New American Standard Bible
and he told them to teach the sons of Judah the song of the bow; behold, it is written in the book of Jashar.
King James Bible
(Also he bade them teach the children of Judah the use of the bow: behold, it is written in the book of Jasher.)
Darby Bible Translation
and he bade them teach the children of Judah the song of the bow. Behold, it is written in the book of Jasher: --
World English Bible
(and he commanded them to teach the children of Judah [the song of] the bow: behold, it is written in the book of Jashar):
Young's Literal Translation
and he saith to teach the sons of Judah 'The Bow;' lo, it is written on the book of the Upright: --
2 Samuel 1:18 Parallel
CommentaryBarnes' Notes on the Bible
The use of the bow - Omit "the use of." "The bow" is the name by which this dirge was known, being so called from the mention of Jonathan's bow in 2 Samuel 1:22. The sense would then be: And he commanded them to teach the children of Israel the song called Kasheth (the bow), i. e. he gave directions that the song should be learned by heart (compare Deuteronomy 31:19). It has been further suggested that in the Book of Jasher there was, among other things, a collection of poems, in which special mention was made of the bow. This was one of them. 1 Samuel 2:1-10 was another; Numbers 21:27-30 was another; Lamentations 2 was another; Lamentations 3 was another; Jacob's blessing Genesis 49; Moses' song Deuteronomy 32; perhaps his Blessing (Deuteronomy 33. See 2 Samuel 1:29); and such Psalms as Psalm 44; Psalm 46:1-11; Psalm 76:1-12, etc.; Habakkuk 3; and Zechariah 9:9-17, also belonged to it. The title by which all the poems in this collection were distinguished was קשׁת qesheth, "the bow." When therefore the writer of 2 Samuel ransferred this dirge from the Book of Jasher to his own pages, he transferred it, as we might do any of the Psalms, with its title.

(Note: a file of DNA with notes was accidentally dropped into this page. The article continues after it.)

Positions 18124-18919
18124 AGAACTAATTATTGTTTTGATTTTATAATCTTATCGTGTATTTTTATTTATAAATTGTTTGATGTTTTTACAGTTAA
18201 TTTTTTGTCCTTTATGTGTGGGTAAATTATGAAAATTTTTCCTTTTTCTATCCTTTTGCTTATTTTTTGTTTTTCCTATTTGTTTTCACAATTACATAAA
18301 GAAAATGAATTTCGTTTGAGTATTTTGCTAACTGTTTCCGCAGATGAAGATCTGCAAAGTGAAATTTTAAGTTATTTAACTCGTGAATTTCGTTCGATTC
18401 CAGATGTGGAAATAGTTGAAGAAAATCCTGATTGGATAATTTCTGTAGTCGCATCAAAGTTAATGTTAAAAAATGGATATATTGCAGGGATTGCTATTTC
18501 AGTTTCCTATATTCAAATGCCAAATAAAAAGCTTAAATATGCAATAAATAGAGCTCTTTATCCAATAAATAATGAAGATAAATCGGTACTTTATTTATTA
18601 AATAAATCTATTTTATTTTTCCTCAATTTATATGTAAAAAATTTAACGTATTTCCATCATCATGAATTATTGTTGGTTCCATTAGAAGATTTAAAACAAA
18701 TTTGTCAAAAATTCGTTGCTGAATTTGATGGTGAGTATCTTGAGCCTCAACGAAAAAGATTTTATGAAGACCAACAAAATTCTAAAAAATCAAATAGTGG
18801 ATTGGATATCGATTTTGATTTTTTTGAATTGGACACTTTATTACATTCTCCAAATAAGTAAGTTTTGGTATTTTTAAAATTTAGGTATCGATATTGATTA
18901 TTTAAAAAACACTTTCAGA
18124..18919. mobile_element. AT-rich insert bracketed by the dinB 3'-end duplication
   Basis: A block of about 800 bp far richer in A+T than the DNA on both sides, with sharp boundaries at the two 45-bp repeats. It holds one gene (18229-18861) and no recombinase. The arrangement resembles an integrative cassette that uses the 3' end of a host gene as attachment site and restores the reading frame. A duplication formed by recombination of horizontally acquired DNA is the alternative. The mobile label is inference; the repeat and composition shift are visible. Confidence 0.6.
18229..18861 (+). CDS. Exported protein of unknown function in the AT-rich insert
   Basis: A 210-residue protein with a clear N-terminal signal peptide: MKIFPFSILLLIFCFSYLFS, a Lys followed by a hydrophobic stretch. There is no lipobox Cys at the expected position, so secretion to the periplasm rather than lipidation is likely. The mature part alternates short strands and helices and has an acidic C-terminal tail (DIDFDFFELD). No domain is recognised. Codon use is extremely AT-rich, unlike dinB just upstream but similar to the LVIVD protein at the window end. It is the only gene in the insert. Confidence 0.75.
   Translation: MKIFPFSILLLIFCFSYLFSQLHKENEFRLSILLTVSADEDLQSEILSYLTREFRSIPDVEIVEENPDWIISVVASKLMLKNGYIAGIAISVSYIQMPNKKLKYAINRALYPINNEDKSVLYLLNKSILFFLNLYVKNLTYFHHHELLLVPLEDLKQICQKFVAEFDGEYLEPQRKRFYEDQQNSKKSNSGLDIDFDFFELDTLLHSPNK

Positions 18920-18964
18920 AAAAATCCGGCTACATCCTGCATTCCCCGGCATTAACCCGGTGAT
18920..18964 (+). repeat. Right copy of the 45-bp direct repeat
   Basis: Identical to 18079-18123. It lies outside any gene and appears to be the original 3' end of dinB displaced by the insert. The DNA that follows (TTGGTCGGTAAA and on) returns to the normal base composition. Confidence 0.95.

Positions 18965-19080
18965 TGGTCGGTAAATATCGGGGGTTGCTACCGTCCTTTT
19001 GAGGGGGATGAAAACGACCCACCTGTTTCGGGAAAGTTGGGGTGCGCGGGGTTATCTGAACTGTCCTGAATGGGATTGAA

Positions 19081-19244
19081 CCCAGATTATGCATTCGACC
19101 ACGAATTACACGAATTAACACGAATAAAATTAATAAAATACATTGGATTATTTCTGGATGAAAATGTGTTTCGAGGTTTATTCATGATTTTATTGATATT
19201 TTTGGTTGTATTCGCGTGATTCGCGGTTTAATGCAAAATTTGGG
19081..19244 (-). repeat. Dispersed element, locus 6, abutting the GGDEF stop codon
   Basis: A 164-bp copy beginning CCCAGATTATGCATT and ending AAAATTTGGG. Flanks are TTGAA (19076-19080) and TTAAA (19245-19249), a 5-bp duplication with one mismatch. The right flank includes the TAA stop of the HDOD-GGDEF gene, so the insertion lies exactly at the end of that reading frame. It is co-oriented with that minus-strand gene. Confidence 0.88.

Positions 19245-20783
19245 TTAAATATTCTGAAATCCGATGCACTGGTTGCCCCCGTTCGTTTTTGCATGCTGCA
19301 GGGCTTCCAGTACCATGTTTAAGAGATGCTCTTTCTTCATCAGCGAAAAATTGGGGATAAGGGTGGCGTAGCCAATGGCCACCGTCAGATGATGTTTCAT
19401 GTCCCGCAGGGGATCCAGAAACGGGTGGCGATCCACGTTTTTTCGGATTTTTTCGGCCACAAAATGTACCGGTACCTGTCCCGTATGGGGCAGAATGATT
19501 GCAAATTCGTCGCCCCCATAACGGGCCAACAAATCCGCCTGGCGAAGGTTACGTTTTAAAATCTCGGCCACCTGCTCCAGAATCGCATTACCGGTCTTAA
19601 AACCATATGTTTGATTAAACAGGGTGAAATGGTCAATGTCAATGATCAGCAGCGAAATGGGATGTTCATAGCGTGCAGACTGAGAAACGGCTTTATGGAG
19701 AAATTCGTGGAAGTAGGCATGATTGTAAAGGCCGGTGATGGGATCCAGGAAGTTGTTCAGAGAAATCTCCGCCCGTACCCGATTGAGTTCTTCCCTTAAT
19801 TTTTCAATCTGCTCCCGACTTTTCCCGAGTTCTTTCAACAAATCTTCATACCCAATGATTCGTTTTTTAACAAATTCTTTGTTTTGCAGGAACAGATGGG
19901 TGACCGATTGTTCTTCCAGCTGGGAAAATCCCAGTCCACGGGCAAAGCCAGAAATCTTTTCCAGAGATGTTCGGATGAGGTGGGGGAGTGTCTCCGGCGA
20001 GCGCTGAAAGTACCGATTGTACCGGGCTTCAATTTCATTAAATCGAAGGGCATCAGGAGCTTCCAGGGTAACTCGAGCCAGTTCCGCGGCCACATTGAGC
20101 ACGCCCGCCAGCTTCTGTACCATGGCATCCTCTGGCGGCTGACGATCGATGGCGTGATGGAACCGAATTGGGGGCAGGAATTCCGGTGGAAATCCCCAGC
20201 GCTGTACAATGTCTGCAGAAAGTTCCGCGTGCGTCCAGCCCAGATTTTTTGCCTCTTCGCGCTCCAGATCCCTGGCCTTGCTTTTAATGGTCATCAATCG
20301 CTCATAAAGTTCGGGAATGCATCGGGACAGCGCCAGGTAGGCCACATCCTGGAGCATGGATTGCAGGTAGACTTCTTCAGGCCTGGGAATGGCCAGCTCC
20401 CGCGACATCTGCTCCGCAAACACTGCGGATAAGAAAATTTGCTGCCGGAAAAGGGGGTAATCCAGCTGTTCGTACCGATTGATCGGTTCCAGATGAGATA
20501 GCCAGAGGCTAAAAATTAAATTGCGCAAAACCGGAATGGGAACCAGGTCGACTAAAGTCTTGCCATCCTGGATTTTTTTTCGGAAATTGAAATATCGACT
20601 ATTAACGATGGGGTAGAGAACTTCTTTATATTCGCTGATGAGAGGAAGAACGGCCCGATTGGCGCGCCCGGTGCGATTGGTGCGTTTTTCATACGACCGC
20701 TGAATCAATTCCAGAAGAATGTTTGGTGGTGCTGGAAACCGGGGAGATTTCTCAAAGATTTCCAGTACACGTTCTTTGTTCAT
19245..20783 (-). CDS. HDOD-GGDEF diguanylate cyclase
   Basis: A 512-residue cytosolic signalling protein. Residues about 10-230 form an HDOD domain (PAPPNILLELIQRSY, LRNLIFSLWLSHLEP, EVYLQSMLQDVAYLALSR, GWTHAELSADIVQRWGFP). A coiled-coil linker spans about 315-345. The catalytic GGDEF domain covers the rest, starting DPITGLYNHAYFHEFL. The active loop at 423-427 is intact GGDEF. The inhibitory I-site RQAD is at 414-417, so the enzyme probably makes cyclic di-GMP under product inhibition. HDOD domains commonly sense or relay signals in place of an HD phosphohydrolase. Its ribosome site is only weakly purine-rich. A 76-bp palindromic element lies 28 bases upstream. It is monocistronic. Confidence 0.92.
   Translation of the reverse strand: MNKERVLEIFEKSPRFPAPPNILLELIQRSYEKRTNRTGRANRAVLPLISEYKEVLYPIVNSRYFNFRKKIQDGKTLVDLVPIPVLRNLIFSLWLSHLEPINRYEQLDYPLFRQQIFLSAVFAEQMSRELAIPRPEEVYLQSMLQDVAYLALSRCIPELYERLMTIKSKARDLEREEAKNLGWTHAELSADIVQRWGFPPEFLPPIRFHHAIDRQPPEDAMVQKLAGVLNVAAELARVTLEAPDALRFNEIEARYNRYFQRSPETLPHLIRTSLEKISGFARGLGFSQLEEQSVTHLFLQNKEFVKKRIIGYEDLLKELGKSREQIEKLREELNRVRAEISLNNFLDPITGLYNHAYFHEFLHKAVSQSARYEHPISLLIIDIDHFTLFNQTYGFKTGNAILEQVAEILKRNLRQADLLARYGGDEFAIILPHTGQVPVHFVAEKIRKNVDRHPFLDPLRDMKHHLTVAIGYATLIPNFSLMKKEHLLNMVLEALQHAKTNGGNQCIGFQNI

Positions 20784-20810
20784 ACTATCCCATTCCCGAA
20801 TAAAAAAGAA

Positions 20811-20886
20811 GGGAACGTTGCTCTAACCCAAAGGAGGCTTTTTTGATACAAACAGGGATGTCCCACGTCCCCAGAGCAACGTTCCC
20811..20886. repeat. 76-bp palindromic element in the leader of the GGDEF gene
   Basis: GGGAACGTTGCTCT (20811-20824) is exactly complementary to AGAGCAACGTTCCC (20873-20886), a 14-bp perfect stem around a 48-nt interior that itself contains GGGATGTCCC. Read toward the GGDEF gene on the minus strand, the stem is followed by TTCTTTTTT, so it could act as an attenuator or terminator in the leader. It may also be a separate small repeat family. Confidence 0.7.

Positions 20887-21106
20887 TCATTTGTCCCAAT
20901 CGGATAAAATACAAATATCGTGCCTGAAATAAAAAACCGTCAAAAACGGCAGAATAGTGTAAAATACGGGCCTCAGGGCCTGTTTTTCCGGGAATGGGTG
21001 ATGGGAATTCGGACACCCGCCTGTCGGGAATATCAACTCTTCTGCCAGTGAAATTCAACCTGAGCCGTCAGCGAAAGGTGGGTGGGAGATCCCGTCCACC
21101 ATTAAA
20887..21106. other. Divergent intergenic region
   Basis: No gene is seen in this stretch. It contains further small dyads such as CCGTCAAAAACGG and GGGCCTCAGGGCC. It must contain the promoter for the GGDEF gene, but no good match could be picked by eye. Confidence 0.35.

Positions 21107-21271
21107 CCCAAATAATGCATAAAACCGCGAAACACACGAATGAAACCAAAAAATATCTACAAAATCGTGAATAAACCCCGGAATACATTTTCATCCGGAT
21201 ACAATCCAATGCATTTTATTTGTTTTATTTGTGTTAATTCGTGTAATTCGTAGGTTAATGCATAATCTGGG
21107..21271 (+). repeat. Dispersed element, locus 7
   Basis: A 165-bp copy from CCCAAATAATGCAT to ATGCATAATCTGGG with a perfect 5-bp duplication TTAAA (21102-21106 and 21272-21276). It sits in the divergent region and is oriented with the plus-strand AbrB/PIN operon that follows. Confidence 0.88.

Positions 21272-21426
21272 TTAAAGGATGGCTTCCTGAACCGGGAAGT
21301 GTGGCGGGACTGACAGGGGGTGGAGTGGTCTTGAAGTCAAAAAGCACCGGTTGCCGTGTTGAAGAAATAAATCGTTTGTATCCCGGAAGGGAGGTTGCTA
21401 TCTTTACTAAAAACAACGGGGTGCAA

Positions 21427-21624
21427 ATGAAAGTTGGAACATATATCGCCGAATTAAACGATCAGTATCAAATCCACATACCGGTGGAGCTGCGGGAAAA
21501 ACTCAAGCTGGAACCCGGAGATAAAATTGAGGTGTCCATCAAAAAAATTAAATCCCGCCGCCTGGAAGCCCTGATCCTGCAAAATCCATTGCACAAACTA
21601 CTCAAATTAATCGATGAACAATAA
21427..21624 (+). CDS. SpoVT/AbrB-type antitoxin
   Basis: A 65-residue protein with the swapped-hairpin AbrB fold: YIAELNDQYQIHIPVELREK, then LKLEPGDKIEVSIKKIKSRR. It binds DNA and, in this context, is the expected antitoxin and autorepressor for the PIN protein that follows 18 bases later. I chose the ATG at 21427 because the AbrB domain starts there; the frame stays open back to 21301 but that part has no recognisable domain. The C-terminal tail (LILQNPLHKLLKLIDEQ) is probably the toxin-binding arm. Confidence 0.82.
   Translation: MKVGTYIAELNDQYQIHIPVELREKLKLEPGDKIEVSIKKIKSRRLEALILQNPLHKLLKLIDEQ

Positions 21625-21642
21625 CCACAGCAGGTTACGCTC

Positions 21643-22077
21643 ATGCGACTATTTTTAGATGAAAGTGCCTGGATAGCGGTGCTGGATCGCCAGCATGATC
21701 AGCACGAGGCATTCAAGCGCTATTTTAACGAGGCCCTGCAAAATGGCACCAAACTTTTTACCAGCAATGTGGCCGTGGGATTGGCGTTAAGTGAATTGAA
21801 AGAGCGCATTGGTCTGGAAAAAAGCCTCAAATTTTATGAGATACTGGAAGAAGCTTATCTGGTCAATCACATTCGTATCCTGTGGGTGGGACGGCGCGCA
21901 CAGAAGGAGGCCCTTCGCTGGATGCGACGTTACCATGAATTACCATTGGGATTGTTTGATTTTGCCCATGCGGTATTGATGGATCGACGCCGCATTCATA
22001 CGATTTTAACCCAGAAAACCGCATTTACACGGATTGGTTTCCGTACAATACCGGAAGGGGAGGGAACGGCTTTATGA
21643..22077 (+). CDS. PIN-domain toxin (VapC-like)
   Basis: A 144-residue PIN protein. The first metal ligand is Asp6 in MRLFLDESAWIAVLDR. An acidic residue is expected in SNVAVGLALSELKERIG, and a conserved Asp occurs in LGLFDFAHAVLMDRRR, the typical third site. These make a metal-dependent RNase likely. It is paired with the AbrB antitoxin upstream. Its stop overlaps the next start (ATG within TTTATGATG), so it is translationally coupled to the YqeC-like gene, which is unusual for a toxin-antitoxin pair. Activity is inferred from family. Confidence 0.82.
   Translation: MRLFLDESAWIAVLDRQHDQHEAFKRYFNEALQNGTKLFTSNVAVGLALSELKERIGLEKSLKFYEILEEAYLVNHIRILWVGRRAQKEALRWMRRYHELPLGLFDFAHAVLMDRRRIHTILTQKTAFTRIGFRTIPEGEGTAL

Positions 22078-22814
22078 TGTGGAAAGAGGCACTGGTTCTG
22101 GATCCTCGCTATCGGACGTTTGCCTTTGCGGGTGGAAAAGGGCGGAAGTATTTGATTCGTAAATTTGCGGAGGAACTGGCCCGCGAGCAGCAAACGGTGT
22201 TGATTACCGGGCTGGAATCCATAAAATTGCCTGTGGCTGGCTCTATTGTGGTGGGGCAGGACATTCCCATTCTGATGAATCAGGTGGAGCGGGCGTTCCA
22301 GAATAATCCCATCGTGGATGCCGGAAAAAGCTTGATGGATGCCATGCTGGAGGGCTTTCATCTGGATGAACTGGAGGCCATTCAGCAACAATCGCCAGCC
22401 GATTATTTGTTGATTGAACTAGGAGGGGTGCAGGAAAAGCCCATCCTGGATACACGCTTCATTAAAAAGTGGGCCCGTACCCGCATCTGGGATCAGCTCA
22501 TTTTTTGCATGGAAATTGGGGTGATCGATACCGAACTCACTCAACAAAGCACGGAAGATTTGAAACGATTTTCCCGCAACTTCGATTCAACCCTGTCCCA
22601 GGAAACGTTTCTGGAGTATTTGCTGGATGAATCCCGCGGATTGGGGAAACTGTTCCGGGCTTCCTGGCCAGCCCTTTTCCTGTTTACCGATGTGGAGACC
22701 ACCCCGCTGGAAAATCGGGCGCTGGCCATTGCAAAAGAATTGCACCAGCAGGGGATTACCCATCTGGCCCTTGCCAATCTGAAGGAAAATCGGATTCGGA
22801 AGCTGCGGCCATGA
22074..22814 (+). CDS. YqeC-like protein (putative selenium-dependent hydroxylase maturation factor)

The book of Jasher - See the marginal reference note.
Alike from the literary and the historical point of view, the book of Samuel stands midway between the book of Judges and the book of Kings. As we have already seen, the Deuteronomic book of Judges in all probability ran into Samuel and ended in ch. xii.; while the story of David, begun in Samuel, embraces the first two chapters of the first book of Kings. The book of Samuel is not very happily named, as much of it is devoted to Saul and the greater part to David; yet it is not altogether inappropriate, …
John Edgar McFadyen—Introduction to the Old Testament
So the sun stood still, and the moon stopped, Until the nation avenged themselves of their enemies. Is it not written in the book of Jashar? And the sun stopped in the middle of the sky and did not hasten to go down for about a whole day.
2 Samuel 1:19
"Your beauty, O Israel, is slain on your high places! How have the mighty fallen!
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